With one full semester now complete, the  Environmental Resource Program at College of the Siskiyous is up and running and, and Jeff Cummings, Dean of Career and Technical Education, gave a short presentation on the subject at the Weed Rotary luncheon last week, outlining the details of the program and its hopes for the future. 
“We are working hard to do everything we can to meet the community’s needs,” said Cummings, emphasizing the importance of the new program to providing job training skills that will put people to work locally. 
Cummings noted that the first semester had good enrollment and that, as word continues to get out about the program, it will grow.
“We’ve gotten a lot of attention from around the world,” said Cummings,    noting that the program has drawn students from different parts of the country. 
Cummings outlined the three major degree and certificate  options that make up the program, emphasizing that each offers pathways to entry level jobs in the rapidly growing green job economy. 
They include the Power Generation Technology Program, the Environmental Resources Technology Program and the Sustainable Communities Program.
The Power Generation Technology component of the program will prepare students for entry-level jobs in the steam and electrical power generation industry, which, said Cummings, includes bio-mass cogeneration plants. 
  The Sustainable Communities Program, explained Cummings, is intended to allow students to identify green job opportunities that could include small business  development or some other entrepreneurial niches.
“Industries and communities are changing  rapidly,” said Cummings, emphasizing that the program is trying to meet the new demands and help provided the skill sets necessary for individuals to stay and work in Siskiyou County.
The third program option is the Resources Technology Program.  “Let’s get folks back in the woods,” said Cummings, noting that this program is intended to train students for entry level jobs as natural resource technicians, which could include jobs doing survey work for government agencies or private industries.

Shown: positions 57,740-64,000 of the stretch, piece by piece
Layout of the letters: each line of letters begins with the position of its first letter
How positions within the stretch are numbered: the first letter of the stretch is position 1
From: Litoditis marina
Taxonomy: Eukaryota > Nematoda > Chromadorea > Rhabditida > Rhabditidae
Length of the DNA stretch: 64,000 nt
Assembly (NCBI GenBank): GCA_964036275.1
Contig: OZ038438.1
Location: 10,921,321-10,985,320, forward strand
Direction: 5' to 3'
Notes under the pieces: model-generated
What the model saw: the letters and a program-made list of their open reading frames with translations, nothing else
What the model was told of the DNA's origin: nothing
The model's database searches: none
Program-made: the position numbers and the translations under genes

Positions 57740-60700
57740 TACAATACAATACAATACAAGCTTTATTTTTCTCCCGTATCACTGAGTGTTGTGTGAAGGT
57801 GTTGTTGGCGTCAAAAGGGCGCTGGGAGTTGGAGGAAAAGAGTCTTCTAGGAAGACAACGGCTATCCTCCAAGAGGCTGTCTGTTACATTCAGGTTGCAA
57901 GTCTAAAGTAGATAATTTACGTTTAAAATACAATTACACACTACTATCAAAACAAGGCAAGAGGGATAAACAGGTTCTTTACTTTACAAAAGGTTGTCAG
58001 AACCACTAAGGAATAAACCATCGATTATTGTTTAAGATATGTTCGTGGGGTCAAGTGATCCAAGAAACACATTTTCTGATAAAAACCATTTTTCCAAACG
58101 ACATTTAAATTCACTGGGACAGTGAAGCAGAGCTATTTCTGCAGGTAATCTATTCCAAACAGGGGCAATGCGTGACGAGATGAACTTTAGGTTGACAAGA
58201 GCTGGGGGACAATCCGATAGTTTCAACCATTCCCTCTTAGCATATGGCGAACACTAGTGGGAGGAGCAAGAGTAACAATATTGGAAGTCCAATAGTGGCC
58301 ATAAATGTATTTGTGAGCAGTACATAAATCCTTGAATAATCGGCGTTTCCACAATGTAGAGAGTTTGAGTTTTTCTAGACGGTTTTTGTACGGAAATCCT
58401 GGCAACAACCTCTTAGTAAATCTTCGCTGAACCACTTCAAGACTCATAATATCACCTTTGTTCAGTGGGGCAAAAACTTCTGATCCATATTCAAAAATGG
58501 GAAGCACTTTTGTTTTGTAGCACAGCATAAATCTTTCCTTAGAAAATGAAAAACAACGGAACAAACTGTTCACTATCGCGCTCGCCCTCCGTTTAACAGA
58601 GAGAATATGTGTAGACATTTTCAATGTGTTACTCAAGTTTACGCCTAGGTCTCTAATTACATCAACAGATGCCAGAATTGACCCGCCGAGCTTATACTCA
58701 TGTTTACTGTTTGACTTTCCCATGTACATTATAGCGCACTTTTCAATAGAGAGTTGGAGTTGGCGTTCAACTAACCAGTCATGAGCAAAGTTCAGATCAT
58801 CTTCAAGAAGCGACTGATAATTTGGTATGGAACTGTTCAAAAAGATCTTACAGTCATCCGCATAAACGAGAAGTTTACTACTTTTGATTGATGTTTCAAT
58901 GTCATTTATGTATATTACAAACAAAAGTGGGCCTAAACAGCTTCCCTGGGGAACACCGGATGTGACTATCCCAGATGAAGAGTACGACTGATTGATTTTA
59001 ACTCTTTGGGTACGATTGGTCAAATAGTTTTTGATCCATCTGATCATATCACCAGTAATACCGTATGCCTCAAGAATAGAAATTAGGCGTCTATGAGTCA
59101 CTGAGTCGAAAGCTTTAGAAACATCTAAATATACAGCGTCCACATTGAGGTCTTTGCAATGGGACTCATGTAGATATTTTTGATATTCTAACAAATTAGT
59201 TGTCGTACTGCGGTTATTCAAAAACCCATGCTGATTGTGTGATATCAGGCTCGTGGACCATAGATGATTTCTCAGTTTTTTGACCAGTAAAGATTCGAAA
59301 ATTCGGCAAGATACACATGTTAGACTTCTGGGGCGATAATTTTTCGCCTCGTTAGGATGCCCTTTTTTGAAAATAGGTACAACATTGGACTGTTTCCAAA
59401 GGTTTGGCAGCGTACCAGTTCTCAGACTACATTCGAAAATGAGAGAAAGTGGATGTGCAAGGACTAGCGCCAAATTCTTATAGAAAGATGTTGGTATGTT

“The upward potential is immensurable,” said Cummings, adding that part of the challenge is to keep the program growing and changing to adopt to ever changing demands.  “In two to five years, a program can stagnate,” he said, unless it remains dynamic and flexes to meet evolving needs.
Cummings stressed, above all, the importance of strong partnerships for the successful growth of the program.  “We are continually looking for opportunities to partner,” he said, whether that be with private industries, government agencies or local government.  “They allow us to  provide training for people to stay in Siskiyou County and earn a good living.” he added. 
He mentioned, in particular, a partnership with the STEP program, as well as opportunities stemming from ARRA stimulus funds.
 “It’s your program,” he emphasized.
 At the conclusion of Cummings’ presentation, College President Randy Lawrence noted that college has made a commitment to becoming energy neutral some time in the future, which would mean that their facilities would  produce as much   energy as it  consumes, whether that be through solar, bio-mass co generation or wind power.